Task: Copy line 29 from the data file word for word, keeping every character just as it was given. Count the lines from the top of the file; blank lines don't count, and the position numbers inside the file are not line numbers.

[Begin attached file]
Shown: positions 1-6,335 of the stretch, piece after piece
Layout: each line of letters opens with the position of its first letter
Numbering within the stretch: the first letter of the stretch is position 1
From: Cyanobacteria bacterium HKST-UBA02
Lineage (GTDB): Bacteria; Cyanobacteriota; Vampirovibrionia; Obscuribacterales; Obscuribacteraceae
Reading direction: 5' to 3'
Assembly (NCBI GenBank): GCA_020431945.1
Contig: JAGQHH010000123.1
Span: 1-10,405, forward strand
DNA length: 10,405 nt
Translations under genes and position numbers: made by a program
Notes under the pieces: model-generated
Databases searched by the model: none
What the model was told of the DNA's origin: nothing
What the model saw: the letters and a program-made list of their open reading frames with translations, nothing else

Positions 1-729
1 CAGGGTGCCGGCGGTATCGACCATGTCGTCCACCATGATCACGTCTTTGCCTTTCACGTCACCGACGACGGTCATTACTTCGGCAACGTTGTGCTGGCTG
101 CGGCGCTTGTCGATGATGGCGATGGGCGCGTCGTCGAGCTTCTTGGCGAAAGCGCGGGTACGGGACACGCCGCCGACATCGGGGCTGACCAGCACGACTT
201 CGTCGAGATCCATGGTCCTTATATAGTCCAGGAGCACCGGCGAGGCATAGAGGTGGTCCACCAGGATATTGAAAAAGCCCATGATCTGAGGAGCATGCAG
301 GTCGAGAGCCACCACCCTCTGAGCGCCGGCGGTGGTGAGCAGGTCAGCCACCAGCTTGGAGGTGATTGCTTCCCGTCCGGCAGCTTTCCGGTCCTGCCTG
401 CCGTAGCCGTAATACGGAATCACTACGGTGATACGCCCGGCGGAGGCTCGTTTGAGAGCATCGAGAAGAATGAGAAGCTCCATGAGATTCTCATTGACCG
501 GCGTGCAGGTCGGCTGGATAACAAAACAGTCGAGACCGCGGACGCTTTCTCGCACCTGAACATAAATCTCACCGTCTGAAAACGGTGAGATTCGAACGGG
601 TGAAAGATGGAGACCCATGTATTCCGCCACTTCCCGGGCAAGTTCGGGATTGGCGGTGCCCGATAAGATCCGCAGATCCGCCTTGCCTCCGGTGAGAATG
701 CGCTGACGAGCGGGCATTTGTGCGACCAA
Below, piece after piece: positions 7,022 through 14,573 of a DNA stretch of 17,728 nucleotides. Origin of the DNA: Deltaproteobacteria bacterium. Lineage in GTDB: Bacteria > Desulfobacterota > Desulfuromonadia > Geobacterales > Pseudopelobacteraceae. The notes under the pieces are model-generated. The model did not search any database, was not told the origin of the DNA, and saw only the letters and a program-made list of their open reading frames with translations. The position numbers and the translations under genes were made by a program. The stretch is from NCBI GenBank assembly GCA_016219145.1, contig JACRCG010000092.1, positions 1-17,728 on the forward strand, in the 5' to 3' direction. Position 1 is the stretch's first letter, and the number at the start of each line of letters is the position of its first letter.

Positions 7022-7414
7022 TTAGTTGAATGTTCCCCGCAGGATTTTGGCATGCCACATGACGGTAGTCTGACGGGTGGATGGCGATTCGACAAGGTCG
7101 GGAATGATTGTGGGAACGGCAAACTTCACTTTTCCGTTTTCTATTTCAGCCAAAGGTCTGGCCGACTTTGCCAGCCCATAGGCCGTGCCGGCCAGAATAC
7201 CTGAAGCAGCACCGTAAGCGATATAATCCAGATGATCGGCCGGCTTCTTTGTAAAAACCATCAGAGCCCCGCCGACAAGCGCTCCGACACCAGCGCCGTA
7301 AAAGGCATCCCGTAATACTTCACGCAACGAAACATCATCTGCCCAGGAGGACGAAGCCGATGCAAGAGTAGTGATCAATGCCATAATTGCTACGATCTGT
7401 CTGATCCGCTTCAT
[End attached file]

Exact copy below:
7201 CTGAAGCAGCACCGTAAGCGATATAATCCAGATGATCGGCCGGCTTCTTTGTAAAAACCATCAGAGCCCCGCCGACAAGCGCTCCGACACCAGCGCCGTA